> On 07 Sep 2016, at 20:23, Junio C Hamano <gits...@pobox.com> wrote:
> Eric Wong <e...@80x24.org> writes:
>> We probably should be using O_NOATIME for all O_RDONLY cases
>> to get the last bit of performance out (especially since
>> non-modern-Linux systems probably still lack relatime).
> No, please do not go there.
> The user can read from a file in a working tree using "less",
> "grep", etc., and they all update the atime, so should "git grep".
> We do not use atime ourselves on these files but we should let
> outside tools rely on the validity of atime (e.g. "what are the
> files that were looked at yesterday?").
> If you grep for noatime in our current codebase, you'd notice that
> we use it only for files in objects/ hierarchy, and that makes very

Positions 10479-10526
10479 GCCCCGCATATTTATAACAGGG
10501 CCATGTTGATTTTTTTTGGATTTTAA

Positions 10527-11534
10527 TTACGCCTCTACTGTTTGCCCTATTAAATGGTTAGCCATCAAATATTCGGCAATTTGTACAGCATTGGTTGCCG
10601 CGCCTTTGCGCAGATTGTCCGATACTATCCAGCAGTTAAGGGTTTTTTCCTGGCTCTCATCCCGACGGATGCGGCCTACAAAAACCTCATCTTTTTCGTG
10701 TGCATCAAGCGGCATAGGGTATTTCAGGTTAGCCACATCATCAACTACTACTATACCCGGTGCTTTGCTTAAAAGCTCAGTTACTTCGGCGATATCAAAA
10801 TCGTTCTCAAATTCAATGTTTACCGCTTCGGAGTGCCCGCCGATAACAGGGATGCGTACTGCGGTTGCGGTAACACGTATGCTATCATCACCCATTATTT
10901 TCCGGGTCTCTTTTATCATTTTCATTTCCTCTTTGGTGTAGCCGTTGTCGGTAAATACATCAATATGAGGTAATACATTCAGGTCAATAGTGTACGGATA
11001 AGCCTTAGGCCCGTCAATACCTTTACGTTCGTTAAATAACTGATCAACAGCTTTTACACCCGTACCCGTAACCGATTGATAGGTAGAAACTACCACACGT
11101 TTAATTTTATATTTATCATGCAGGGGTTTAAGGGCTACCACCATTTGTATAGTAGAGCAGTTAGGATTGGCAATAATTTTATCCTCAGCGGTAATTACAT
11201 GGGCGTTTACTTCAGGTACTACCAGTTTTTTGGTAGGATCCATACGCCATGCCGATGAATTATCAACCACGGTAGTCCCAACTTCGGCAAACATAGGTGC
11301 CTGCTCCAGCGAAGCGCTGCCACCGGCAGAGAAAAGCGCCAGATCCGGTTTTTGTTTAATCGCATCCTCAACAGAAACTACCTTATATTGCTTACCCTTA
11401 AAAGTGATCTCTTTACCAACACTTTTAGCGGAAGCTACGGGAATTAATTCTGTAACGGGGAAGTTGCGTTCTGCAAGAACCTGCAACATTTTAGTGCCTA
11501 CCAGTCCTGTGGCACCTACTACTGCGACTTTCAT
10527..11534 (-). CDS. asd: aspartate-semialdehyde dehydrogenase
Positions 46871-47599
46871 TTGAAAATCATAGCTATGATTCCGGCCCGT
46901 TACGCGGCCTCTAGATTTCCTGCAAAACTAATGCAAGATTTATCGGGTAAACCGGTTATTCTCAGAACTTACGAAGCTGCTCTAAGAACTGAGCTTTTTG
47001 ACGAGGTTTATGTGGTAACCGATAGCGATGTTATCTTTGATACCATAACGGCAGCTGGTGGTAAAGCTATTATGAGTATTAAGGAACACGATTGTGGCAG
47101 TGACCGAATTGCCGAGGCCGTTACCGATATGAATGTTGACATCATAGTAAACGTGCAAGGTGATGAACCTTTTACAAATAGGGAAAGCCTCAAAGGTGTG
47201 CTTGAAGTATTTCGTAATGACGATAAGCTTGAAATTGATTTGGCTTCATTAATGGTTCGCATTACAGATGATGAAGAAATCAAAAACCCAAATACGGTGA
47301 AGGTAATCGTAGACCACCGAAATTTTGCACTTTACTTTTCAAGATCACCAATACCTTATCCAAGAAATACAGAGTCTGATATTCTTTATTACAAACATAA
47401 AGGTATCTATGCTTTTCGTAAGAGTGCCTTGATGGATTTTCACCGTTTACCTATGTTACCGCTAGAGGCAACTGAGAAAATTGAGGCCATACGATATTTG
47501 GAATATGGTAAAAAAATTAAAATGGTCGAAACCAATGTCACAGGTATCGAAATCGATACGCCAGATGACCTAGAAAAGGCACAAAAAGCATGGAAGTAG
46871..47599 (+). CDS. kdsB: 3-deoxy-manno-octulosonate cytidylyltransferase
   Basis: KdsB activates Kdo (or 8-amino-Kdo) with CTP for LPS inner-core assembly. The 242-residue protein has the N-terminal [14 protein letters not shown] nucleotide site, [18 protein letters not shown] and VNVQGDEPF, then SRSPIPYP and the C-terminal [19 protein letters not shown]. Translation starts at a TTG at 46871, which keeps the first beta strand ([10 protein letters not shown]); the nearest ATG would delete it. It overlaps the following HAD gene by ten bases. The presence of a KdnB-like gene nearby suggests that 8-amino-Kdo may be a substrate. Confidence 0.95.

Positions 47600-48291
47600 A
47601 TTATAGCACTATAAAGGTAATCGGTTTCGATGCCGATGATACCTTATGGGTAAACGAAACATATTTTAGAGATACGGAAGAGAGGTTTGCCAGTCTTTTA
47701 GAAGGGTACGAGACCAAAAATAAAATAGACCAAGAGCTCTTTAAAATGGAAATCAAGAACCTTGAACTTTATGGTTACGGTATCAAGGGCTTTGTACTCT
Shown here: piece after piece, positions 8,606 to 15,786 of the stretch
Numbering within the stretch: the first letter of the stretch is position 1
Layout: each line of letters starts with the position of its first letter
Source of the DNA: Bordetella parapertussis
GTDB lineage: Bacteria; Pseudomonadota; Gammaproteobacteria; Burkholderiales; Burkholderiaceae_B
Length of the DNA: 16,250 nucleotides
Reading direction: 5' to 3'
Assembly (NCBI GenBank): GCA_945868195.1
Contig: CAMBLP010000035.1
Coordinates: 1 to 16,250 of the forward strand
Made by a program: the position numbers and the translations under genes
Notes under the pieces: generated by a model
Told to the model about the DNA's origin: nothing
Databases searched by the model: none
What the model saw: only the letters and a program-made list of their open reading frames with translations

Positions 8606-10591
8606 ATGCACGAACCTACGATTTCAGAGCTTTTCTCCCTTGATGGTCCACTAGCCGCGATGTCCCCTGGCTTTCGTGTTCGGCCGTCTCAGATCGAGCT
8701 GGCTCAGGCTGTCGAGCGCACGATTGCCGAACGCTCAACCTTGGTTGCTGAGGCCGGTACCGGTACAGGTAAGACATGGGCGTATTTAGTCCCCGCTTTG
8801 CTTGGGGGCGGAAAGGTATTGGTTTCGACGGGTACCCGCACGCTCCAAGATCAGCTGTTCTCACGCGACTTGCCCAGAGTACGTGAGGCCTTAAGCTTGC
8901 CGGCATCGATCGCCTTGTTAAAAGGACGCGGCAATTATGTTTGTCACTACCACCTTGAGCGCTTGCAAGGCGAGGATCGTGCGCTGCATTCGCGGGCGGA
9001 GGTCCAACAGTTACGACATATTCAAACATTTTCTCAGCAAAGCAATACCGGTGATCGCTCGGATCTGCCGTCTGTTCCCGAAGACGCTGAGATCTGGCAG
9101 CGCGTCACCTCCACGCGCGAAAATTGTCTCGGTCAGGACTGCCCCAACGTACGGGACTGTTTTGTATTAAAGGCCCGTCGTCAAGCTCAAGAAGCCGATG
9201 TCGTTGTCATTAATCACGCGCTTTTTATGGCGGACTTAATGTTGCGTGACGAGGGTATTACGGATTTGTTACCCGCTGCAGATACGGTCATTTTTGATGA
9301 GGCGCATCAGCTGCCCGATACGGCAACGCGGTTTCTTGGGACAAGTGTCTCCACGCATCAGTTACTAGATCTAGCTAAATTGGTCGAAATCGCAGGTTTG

> good sense. These files are what we create for our _sole_ use and
> no other tools can peek at them and expect to get any useful
> information out of them (we hear from time to time that virus
> scanners leaving open file descriptors on them causing trouble, but
> that is an example of a useless access), and that makes a file in
> objects/ hierarchy a fair game for noatime optimization.
How do we deal with read-cache:ce_compare_data, though?
By your definition above we shouldn't use NOATIME since the read file
is not in objects/. However, the file read is not something the user
explicitly triggers. The read is part of the Git internal "clean"
What would you suggest? Should I open the file with or without NOATIME?